Orphan virus

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An Orphan virus is a virus that is not associated with a disease but may possess pathogenicity.[1]

Some Orphan Viruses include Adeno-Associated Virus (Parvoviridae), Human herpesvirus 7 (Herpesviridae), Human foamy virus (Retroviridae), Human Reovirus (Reoviridae), Hepatitis G (Flaviviridae), and TT Virus (Circoviridae).

Gilbert Dalldorf, a pathologist who showed that Coxsackie viruses paralyze mice but not humans, indicated that the term ‘orphan’ was created ‘in a moment of conviviality’ by a group of virologists. [2]

Many enteroviruses are referred to as ECHO, Enteric cytopathic human orphan viruses, because they were originally not associated with any disease. Even though many of them are associated with severe diseases, the name ECHO still continues to be used.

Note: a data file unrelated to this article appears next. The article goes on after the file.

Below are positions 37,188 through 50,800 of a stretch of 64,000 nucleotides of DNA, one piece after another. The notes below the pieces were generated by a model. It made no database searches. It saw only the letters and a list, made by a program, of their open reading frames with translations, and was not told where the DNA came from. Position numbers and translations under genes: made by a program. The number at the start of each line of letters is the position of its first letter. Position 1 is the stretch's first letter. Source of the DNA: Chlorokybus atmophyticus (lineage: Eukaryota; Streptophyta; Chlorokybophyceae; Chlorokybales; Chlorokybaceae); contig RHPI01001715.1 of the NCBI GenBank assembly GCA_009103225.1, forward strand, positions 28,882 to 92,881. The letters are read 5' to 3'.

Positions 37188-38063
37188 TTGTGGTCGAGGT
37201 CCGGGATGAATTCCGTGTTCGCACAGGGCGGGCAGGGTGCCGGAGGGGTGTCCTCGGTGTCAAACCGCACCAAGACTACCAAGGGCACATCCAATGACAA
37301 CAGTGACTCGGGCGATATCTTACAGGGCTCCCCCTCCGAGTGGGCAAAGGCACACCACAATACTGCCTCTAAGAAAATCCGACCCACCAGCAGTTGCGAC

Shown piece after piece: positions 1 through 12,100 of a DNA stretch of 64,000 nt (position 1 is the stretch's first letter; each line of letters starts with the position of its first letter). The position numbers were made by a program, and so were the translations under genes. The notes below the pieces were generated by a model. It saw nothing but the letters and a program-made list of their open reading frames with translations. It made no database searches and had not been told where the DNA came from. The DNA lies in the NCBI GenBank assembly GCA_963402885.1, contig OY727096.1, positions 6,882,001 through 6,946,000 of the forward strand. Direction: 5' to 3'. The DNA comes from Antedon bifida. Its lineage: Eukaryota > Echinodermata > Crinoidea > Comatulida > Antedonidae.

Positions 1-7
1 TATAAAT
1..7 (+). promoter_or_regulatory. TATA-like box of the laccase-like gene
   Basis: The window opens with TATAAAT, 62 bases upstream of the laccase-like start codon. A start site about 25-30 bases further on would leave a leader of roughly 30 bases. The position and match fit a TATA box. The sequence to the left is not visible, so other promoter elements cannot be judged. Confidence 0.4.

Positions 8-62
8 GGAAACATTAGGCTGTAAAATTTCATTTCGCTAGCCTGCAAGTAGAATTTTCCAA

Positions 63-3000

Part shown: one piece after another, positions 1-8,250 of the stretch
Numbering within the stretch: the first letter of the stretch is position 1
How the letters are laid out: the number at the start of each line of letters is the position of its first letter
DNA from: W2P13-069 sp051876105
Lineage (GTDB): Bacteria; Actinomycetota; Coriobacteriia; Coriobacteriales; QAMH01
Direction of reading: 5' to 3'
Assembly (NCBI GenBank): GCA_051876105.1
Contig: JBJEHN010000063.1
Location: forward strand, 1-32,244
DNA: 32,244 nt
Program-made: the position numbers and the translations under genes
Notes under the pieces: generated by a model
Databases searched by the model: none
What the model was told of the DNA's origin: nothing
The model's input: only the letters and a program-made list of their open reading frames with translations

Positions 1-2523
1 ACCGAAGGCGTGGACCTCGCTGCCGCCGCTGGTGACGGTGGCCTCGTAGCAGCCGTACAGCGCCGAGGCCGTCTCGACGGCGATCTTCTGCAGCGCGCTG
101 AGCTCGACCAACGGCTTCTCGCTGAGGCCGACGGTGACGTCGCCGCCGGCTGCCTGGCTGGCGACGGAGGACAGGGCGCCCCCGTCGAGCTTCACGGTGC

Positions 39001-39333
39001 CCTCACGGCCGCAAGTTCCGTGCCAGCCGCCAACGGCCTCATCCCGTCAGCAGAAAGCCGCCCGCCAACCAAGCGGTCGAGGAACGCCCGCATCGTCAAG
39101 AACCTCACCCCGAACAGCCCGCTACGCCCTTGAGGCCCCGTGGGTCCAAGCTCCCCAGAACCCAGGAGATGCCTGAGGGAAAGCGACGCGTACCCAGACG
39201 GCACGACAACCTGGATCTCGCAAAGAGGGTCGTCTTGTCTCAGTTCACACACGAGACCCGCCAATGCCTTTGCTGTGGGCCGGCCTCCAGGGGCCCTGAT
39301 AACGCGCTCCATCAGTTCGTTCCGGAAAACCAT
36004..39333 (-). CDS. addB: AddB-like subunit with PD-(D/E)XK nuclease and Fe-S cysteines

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  1. ^ Li L, Delwart E. From orphan virus to pathogen: the path to the clinical lab. Current Opin Virol. 2011 Oct;1(4):282-8. doi: 10.1016/j.coviro.2011.07.006.
  2. ^ Mortimer, Philip P. "Orphan Viruses, Orphan Diseases: Still the Raw Material for Virus Discovery." Reviews in Medical Virology 23.6 (2013): 337-39. Web.